Ex-Dundee star Kevin McDonald has revealed he has suffered from kidney disease for 14 years – and now needs a transplant.
The Fulham ace – whose illness first came to light in 2008 medical as part of his move to Burnley from the Dark Blues – hopes to have surgery next month in a bid to avoid being placed on dialysis.
McDonald, 32, has known he would eventually need a transplant for the past 12 years.
The Carnoustie-born midfielder – who hasn’t appeared for Scott Parker’s side this season and is coaching at the English Premier League club – accepts his playing career could be over.
🤞"If we can get a match – the person that ends up doing it – I'll owe my life to them."
Scotland & Fulham midfielder Kevin McDonald exclusively reveals he’s been playing for over a decade with kidney disease.
The 32-year-old now needs a transplant that could end his career. pic.twitter.com/jb1VR15XfO
— Sky Sports Scotland (@ScotlandSky) March 2, 2021
He told Sky Sports: “Over the years, my kidney function has got worse. That’s what happens as part of the disease, it gets worse over time.
“We hoped I could get through my football career, then have a kidney transplant at the end of it but, unfortunately, it’s not happened.
“I’ve got one kidney that doesn’t work at all and one kidney that’s about 10 per cent now.
“I’ve been playing with stage 1, to now stage 5 kidney disease, which is chronic kidney disease, kidney failure.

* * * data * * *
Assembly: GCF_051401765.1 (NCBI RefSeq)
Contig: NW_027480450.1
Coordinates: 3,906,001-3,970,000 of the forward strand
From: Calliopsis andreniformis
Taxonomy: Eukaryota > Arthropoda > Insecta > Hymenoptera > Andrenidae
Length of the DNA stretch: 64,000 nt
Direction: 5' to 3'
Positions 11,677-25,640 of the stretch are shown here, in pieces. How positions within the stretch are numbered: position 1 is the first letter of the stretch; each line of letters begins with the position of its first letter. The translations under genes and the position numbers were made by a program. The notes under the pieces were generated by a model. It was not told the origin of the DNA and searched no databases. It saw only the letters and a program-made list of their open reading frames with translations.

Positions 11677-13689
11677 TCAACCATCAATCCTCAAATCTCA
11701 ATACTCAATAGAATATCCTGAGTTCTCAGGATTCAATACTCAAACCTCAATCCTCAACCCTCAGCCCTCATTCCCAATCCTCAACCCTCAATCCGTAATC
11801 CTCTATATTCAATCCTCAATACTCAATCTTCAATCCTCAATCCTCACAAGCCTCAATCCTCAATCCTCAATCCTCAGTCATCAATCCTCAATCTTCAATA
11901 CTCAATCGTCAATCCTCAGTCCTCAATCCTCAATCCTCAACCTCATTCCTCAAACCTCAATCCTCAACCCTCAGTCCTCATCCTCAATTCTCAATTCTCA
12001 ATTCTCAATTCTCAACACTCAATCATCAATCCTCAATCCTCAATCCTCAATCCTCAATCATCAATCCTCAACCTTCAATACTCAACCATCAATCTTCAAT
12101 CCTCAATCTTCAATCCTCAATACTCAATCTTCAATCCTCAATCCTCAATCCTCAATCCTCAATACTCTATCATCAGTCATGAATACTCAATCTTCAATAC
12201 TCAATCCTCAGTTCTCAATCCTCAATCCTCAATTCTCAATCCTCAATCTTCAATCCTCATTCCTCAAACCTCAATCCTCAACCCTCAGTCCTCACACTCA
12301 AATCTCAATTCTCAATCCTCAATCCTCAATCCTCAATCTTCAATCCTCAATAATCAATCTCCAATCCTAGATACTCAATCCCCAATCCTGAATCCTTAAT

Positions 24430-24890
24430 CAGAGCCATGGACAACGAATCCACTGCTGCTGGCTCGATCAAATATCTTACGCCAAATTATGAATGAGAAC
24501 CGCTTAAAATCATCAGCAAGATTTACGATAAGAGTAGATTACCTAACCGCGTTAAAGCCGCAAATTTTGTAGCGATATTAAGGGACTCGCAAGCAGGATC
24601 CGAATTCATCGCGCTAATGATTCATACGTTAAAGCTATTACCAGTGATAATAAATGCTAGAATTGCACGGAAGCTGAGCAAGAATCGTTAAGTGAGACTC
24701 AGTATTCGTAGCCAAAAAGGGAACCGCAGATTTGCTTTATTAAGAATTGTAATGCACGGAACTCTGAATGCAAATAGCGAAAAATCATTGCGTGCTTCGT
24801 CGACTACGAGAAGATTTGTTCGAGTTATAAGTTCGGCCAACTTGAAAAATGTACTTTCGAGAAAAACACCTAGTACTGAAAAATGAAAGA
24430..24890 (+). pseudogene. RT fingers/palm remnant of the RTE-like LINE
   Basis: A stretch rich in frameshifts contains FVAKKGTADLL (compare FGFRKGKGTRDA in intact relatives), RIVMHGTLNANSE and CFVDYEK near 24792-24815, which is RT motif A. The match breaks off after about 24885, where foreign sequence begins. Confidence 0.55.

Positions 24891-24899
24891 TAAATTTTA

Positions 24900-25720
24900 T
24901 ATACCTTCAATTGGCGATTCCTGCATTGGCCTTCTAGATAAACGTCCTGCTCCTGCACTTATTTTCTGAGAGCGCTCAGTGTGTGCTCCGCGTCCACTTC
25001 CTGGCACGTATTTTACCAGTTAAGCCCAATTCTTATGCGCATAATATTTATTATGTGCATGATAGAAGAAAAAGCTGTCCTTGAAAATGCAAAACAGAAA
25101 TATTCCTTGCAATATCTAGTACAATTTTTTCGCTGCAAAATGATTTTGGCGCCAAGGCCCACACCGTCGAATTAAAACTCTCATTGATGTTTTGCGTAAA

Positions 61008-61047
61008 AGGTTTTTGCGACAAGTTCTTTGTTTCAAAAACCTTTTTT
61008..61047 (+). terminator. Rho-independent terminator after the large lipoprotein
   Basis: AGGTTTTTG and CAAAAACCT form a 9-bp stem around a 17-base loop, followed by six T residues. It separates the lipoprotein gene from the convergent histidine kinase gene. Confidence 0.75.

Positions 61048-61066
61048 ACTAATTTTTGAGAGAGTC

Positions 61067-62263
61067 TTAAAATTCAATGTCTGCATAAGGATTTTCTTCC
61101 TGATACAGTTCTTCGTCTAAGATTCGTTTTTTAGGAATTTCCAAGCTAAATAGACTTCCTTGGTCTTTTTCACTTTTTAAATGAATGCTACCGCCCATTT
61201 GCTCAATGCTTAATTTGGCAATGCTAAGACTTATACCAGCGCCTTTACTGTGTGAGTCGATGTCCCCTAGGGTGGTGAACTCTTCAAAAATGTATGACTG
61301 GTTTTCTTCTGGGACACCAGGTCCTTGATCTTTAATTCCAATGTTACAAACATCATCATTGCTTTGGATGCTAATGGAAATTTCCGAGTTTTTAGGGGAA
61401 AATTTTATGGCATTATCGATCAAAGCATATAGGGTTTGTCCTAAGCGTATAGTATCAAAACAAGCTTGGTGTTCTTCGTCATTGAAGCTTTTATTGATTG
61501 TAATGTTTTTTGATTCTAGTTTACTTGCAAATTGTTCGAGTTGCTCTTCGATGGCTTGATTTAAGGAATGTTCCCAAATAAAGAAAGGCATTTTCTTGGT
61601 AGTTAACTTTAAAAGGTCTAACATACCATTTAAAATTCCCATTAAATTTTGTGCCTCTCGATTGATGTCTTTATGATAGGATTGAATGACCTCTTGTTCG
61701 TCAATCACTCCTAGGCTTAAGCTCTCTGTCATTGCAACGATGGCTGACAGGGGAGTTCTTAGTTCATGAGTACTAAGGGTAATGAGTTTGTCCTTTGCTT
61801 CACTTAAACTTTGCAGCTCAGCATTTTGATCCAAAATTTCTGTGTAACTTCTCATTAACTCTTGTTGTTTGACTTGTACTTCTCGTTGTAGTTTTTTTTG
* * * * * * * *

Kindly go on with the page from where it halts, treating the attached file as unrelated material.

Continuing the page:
“Now we’re speaking up on this because a lot of people have been asking me, ‘Why are you not going out on loan, why are you not playing, why are you going into coaching so early?’.
“It’s hard to digest but football is second priority now. My life, my family, my friends are number one, with my health even on top of that.
“That’s where we’re at now and we’ve just got to get on with it.”
McDonald made his full Dundee debut at Glebe Park against Brechin as a 17-year-old back in 2005.
Since leaving Dens Park – three years after his senior bow – McDonald has also played for Scunthorpe United (loan), Notts County (loan), Sheffield United and Wolves.
‘I want it done, I want it to get back to normal life’
The ex-Dee – who has racked up over 500 career appearances and five caps for the national team – said: “In terms of the transplant, I’ve always been relaxed about it.
“I have trust in my kidney team, I always have done, as well as doctors at my football clubs.
“Wolves and Fulham especially, have been top drawer in terms of taking care of me.
We're all behind you, Kev. 🤍#FFC
— Fulham Football Club (@FulhamFC) March 2, 2021
“That’s always reassured me and now meeting the surgeon and talking to him, I have even more confidence in him to do the surgery, which is major surgery.
“It has to be done, whether it’s now, at the end of the year, in 10 years, it has to be done at some point.
“The way my mind is now, I want it done, I want to get back to normal life.
“I take 10 tablets a day so I want to get back to normal life and hopefully it will soon be like that.
“I’ve always been in the boat of, ‘Let’s go on as long as we can, at the best level we can’.
“I go off the doctor’s advice and my kidney team’s advice. If they said to me, ‘Listen, you have to retire tomorrow’, I’d be done.”